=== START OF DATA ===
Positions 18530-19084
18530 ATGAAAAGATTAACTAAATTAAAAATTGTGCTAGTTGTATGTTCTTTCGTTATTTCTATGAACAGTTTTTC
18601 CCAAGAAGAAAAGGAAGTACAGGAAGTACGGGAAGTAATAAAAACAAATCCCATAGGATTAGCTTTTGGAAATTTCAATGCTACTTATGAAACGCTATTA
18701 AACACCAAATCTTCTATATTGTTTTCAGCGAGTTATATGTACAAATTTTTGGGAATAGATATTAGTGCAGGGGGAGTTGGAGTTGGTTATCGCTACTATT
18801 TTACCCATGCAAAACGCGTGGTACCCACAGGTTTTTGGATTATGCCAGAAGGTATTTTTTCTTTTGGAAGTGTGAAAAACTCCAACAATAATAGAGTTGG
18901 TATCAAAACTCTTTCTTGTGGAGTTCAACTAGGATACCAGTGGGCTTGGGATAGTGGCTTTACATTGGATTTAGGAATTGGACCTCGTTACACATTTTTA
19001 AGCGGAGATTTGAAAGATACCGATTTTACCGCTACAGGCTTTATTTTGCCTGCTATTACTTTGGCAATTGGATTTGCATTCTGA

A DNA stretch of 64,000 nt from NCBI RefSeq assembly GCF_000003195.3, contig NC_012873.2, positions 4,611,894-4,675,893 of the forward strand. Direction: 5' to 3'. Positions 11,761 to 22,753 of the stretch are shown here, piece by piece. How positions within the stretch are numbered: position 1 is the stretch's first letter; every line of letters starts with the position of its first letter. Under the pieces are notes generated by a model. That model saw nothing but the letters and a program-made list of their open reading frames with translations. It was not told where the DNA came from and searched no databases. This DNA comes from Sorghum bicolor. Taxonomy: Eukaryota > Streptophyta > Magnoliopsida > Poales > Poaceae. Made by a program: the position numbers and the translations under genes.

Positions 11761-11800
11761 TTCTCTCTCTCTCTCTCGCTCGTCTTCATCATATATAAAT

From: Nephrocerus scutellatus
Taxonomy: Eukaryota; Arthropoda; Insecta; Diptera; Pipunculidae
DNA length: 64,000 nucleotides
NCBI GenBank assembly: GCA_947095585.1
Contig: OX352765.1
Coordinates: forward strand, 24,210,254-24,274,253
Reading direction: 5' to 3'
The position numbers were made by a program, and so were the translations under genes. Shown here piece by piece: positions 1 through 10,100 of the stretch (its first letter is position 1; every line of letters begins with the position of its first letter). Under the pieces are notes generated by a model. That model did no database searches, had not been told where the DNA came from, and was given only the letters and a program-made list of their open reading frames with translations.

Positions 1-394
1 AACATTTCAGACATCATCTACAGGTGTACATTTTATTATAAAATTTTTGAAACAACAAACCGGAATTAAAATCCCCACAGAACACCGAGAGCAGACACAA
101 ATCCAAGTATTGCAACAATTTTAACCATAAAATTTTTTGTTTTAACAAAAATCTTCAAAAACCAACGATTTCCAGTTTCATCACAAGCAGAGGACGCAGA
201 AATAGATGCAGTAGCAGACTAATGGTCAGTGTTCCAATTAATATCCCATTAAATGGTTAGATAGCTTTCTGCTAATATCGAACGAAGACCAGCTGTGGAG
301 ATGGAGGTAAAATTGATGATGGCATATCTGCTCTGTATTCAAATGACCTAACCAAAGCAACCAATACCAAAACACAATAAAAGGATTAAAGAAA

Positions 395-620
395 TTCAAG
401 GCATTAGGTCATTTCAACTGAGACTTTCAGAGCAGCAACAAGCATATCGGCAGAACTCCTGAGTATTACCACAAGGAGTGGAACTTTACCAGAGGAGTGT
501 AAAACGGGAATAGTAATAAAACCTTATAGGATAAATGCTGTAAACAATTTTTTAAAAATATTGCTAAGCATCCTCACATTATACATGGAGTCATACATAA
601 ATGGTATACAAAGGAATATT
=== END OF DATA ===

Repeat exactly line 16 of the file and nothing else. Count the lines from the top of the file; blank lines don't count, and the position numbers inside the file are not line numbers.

Coordinates: forward strand, 24,210,254-24,274,253